Thursday, April 30, 2009

King Tut's Stuff



Above – the word CHICKEN FAT in Ancient Egypt Hieroglyphic – or at least that is what we were told. A computerized machine did it for a $1.

Yesterday we went to see the Tutankamun (aka King Tut) exhibit at the Atlanta Civic Center. It was very interesting.

Can I tell you something academic about the little 5’6” shriveled up 19 year old king? Not much. As my age increases my retention ability decreases. The kid had an abscessed tooth when he died, plus some broken ribs, a cracked bone above a knee, and a blow to his head. They think he may have died of an infection.

He was king for over ten years. He was King and ruler before his voice even changed. I don’t know if that would fall under “having paid your dues” or not.

He wasn’t entombed in a huge pyramid as you might think, but hidden far out. It appears that after he died they leaders that came to power tried to erase his name from the history books. And it may have worked if his chambers were not discovered by an American named Carter. Well, actually, a young teenager stumbled over the stairs going down - but since Carter was the head person there and just about pin-pointed where it should be he should get credit.

But erased or not whoever buried Tut gave him a royal burial with play things, a small boat that any fools know all you have to do is come alive, add water and the boat becomes a big boat – which you would surely need in the middle of the Sahara Desert.

One of the things I found interesting was one a little carving of a man that lived then. He was either an official or royal - a little statuette - he had an long oblong head that went backwards. He wasn't wearing a hat or a crown or any other head-dress but just a long bare head - there were a couple other of people wearing things over their heads that were head-dresses that were the same shape as the bald guy. It sort of reminded me of the Cone-Heads and also made me wonder if they were maybe from another planet... after all, the Egyptians were highly technical - how they built giant pyramids with huge building blocks weighing tons - how they got them in place and even how they were transported a long distance is still a mystery. In other words, did aliens with superior intelligence from another planet help them out? Hmmmm.

There were many King Tut things to see at the Civic Center. Many objects were on displayed and a little sign explaining more about the tradition or logic behind each little item.

We rented the little electronic audio things that you hold up to your ear and listen. We rented two… we could have easily done with one between us – we just didn’t know how it was going to be. We thought they would be much like the ear phones at the High Museum, Wrong! They were very hard to listen to. I think they were a rip off.

Speaking of rip-offs I thought their post cards in the gift shop were much too high when I can probably do a google and find some decent photographs – a penny saved is a penny earned.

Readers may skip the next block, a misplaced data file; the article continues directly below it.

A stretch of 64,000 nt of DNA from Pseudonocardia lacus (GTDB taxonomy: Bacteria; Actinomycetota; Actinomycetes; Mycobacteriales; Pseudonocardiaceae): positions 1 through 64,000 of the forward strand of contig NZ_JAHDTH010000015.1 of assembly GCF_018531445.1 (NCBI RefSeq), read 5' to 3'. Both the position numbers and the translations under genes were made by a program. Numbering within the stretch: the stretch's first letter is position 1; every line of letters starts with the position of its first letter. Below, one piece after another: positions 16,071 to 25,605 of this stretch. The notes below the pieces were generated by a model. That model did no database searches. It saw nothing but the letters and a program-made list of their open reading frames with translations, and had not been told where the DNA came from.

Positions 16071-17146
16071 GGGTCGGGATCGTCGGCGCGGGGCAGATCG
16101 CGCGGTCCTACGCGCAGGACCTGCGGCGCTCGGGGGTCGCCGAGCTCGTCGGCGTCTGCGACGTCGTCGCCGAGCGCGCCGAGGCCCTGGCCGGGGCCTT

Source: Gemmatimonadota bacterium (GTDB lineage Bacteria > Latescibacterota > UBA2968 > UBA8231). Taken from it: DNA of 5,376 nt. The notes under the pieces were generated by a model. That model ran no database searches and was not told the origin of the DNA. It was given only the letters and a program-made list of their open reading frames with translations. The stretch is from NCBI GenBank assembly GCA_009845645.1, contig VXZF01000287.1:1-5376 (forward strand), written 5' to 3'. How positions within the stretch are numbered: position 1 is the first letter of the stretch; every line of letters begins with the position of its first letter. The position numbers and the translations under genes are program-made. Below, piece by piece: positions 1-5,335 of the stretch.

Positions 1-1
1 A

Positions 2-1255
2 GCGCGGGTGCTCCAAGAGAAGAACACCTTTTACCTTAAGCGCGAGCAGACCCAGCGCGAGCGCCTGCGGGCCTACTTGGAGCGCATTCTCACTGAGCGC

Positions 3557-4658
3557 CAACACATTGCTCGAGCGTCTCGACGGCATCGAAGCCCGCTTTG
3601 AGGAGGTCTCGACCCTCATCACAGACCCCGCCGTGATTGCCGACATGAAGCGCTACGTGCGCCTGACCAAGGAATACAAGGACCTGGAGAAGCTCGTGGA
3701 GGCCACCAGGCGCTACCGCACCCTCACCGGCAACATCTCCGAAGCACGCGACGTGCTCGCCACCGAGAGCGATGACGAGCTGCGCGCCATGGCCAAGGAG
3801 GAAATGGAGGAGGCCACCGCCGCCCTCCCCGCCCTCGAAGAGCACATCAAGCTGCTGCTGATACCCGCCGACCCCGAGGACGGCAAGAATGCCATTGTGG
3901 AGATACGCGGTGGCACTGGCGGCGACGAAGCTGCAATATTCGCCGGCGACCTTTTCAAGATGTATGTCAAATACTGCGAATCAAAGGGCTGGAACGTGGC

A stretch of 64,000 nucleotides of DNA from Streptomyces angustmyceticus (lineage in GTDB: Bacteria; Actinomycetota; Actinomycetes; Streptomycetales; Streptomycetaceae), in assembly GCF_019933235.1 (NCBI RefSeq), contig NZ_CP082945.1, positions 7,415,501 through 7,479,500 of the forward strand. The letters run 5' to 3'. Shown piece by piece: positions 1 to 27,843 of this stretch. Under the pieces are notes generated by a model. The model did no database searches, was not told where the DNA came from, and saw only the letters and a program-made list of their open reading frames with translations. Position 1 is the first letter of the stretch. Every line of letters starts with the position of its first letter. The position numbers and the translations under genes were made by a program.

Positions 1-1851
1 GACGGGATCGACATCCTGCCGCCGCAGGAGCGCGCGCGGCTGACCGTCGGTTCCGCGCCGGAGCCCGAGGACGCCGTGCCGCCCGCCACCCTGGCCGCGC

The little king himself was not there. I sort of expected him in the last room before the gift shop – maybe he was on break or something. This is a picture of him that was in National Geographic…. Notice the royal “I’m-better-than-you sneer?"

Now, with the exhibit about over in a couple of weeks they will soon pack up, do a final sweep and move on, the prices are coming down now. it wasn’t very crowded. maybe if they tell the TV news people a mummy has escaped and already strangled several people it might draw the crowds.

I want to want to rush out and buy Steve Martin’s song “King Tut”.

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6 Comments:

Blogger kenju said...

I have that record (a 45) Eddie, and I'll play it for you sometime! LOL

I love all things Egyptian, including Tut.

5:28 AM  
Blogger Eddie said...

Judy,
Can you change the format to MP3 and send me?
I'll jump and down in glee if you do.

6:11 AM  
Blogger John said...

We brought the kids up a few weeks ago to see Tut and the Terra Cotta Soldiers at the High. Brenna loved it. Jess was a little bored by it all. A cool note - at the end of Tut when they show the x-ray images, etc. they talk about the special humidity control system encasing the sarcophagus today - it was a system designed by a friend of mine who works at Getty in L.A. I liked Tut, but I liked Terra Cotta more.

j3

12:51 PM  
Blogger Eddie said...

John,
I liked Terra Cotta more too. Jess being restless reminds me one time when we went to DC when the boys were young and the only thing Adam wanted to do is to find where you could rent paddleboats.

It amazes me how analytical and exact as far as measurements and chain of command and organizations that both Egypt and the first dynasty of China were.

Now, I want to know where they rent paddleboats.

1:18 PM  
Blogger Deborah Wilson said...

They use to rent out paddleboats at Sweetwater Creek State Park - but I didn't see them this year.

Good post, I'm hoping that I can catch this exhibit before it leaves Atlanta.

The ancient embalming techniques of the Egyptians were astounding, don't you think?

8:51 AM  
Blogger Eddie said...

Deborah,
Thanks!
Yes indeed. One of the astounding things about the embalming is that they pulled the brain out through the nose and tossed it. They didn't think the brain was that important in the afterlife but felt other organs were - so they kept them pickled in their own little mummy jar.
Deborah, we found you save money if you call them and pick up your tickets at "Will Call" counter at the Civic Center.

8:58 AM  

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